Hostname: page-component-cd4964975-598jt Total loading time: 0 Render date: 2023-03-28T07:18:14.085Z Has data issue: true Feature Flags: { "useRatesEcommerce": false } hasContentIssue true

Diffuse Interstellar Bands in M33

Published online by Cambridge University Press:  21 February 2014

K. T. Smith
School of Chemistry, The University of Nottingham, Nottingham, NG7 2RD, UK email: Royal Astronomical Society, Burlington House, Piccadilly, London, W1J 0BQ, UK
M. A. Cordiner
NASA Goddard Space Flight Center, 8800 Greenbelt Road, Greenbelt, MD 20770, USA
C. J. Evans
UK Astronomy Technology Centre, Royal Observatory Edinburgh, Edinburgh, EH9 3HJ, UK
N. L. J. Cox
Institute for Astronomy, KU Leuven, Celestijnenlaan 200D, bus 2401, Leuven, Belgium
P. J. Sarre
School of Chemistry, The University of Nottingham, Nottingham, NG7 2RD, UK email:
Rights & Permissions[Opens in a new window]


HTML view is not available for this content. However, as you have access to this content, a full PDF is available via the ‘Save PDF’ action button.

We present the first sample of diffuse interstellar bands (DIBs) in the nearby galaxy M33. Studying DIBs in other galaxies allows the behaviour of the carriers to be examined under interstellar conditions which can be quite different from those of the Milky Way, and to determine which DIB properties can be used as reliable probes of extragalactic interstellar media. Multi-object spectroscopy of 43 stars in M33 has been performed using Keck/DEIMOS. The stellar spectral types were determined and combined with literature photometry to determine the M33 reddenings E(B-V)M33. Equivalent widths or upper limits have been measured for the λ5780 DIB towards each star. DIBs were detected towards 20 stars, demonstrating that their carriers are abundant in M33. The relationship with reddening is found to be at the upper end of the range observed in the Milky Way. The line of sight towards one star has an unusually strong ratio of DIB equivalent width to E(B-V)M33, and a total of seven DIBs were detected towards this star.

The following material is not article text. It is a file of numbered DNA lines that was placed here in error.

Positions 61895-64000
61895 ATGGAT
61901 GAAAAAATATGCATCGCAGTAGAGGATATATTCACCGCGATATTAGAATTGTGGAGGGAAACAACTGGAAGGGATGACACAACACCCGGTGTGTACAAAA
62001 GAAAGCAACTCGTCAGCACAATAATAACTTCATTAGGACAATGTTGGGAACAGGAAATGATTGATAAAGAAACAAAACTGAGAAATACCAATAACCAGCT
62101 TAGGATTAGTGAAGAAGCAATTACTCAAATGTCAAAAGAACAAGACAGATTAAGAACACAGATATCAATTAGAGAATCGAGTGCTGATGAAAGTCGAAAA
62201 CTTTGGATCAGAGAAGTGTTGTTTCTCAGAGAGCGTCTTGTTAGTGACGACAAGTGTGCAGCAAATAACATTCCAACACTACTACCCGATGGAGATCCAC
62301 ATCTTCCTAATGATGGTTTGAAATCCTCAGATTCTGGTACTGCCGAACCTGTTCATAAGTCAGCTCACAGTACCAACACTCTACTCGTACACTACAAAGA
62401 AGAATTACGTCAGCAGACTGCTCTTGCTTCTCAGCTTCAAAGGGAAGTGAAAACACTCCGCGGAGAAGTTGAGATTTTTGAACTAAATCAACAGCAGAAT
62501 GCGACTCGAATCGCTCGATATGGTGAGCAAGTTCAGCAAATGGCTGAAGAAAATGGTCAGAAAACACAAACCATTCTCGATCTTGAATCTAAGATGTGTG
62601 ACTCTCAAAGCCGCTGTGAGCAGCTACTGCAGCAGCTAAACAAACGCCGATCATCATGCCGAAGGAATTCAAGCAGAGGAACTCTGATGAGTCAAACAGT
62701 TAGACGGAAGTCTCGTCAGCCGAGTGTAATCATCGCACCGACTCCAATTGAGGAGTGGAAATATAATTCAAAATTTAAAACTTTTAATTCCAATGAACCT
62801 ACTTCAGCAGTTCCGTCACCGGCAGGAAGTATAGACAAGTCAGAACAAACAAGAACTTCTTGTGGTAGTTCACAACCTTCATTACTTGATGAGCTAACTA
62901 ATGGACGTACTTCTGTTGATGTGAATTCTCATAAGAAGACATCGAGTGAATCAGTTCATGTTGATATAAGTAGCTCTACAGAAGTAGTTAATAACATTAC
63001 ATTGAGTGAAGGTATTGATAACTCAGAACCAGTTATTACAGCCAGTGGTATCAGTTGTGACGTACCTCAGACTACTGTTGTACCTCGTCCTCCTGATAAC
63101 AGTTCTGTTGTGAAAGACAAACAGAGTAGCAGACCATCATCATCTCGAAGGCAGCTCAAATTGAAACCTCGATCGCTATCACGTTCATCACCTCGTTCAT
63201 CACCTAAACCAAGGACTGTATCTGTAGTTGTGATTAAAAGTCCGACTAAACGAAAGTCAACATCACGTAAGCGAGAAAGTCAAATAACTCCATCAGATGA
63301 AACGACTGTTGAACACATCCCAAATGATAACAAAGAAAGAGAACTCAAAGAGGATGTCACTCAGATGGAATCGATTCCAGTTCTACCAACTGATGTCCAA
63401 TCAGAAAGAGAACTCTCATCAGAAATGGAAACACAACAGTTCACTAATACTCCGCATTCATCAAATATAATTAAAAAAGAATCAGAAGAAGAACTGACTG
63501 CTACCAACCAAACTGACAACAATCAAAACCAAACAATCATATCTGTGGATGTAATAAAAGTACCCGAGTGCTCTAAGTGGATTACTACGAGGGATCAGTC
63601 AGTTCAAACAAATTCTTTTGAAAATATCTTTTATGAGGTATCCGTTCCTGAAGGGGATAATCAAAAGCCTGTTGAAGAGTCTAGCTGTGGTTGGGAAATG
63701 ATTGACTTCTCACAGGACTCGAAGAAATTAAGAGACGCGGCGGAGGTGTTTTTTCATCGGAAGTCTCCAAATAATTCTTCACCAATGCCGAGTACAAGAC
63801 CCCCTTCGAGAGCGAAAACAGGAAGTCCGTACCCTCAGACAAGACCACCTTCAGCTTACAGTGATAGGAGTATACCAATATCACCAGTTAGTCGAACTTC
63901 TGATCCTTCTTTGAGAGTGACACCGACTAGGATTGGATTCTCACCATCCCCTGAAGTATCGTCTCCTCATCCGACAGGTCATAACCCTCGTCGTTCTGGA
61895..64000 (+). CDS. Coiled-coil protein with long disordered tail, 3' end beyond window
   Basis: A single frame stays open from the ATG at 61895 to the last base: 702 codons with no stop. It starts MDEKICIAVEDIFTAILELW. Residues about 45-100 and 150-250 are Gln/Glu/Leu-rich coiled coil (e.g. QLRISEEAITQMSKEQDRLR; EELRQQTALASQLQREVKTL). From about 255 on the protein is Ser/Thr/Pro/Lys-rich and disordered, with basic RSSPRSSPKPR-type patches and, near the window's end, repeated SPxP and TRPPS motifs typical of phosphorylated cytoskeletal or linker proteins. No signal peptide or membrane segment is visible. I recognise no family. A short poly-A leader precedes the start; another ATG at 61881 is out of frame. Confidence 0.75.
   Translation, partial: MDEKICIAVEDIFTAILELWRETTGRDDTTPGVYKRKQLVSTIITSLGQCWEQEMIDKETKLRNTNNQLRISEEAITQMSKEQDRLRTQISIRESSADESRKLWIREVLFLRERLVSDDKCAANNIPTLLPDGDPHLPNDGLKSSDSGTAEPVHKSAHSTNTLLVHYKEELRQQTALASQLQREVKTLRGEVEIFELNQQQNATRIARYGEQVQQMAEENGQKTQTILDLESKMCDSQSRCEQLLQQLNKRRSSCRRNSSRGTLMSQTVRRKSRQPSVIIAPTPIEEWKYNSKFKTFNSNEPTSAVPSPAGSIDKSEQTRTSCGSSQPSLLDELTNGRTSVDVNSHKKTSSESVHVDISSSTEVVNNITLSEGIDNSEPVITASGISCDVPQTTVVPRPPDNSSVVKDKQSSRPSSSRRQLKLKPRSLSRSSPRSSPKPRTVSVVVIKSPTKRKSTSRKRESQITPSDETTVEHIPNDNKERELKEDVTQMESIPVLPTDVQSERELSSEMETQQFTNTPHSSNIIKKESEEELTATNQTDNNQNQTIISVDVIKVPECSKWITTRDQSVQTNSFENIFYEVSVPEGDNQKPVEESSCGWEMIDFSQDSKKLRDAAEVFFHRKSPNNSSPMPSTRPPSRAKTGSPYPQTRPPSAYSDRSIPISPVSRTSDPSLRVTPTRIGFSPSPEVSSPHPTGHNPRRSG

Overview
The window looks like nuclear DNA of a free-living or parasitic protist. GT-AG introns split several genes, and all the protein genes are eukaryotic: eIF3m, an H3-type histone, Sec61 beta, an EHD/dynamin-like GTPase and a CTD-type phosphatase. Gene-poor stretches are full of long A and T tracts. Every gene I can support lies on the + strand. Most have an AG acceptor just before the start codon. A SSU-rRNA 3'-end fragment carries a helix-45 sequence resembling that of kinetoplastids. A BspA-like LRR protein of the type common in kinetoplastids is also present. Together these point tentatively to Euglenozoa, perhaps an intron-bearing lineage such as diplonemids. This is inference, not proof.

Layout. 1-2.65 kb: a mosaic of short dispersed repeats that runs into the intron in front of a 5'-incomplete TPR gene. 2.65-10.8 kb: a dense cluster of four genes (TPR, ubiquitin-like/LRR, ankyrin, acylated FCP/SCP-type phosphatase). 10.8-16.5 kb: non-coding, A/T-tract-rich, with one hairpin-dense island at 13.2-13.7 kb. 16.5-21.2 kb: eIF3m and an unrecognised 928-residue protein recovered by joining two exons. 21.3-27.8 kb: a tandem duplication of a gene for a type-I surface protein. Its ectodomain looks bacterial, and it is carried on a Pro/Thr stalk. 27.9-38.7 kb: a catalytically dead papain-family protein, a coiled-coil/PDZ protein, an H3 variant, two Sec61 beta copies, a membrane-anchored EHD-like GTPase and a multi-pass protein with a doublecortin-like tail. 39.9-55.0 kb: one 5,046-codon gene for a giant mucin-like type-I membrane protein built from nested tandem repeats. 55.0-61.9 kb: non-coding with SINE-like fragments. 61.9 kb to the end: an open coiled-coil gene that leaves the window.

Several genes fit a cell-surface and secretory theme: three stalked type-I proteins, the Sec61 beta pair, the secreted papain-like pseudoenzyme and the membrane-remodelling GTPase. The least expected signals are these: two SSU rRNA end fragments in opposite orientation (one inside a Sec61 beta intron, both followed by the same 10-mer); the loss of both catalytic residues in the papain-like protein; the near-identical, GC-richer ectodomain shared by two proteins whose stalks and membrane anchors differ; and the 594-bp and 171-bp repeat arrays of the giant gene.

Contributed Papers
Copyright © International Astronomical Union 2014 


Clark, J. S., et al. 2012, A&A, 541, A146Google Scholar
Cordiner, M. A. 2006, PhD thesis, The University of NottinghamGoogle Scholar
Cordiner, M. A., et al. 2008a, A&A, 480, L13Google Scholar
Cordiner, M. A., et al. 2008b, A&A, 492, L5Google Scholar
Cordiner, M. A., et al. 2011, ApJ, 726, 39CrossRefGoogle Scholar
Cox, N. L. J. & Patat, F. 2008, A&A, 485, L9Google Scholar
Cox, N. L. J., et al. 2006, A&A, 447, 991Google Scholar
Cox, N. L. J., et al. 2007, A&A, 470, 941Google Scholar
Evans, C. J. & Howarth, I. D. 2003, MNRAS, 345, 1223CrossRefGoogle Scholar
Evans, C. J., et al. 2004, MNRAS, 353, 601CrossRefGoogle Scholar
Faber, S. M., et al. 2003, Proc. SPIE, 4841, 1657CrossRefGoogle Scholar
Fitzgerald, M. P. 1970, A&A, 4, 234Google ScholarPubMed
Friedman, S. D., et al. 2011, ApJ, 727, 33CrossRefGoogle Scholar
Martins, F. & Plez, B. 2006, A&A, 457, 637Google Scholar
Massey, P., et al. 2006, AJ, 131, 2478CrossRefGoogle Scholar
Smith, K. T. 2010, PhD thesis, The University of NottinghamGoogle Scholar
Thöne, C. C., et al. 2009, ApJ, 698, 1307CrossRefGoogle Scholar
Welty, D. E., et al. 2006, ApJS, 165, 138CrossRefGoogle Scholar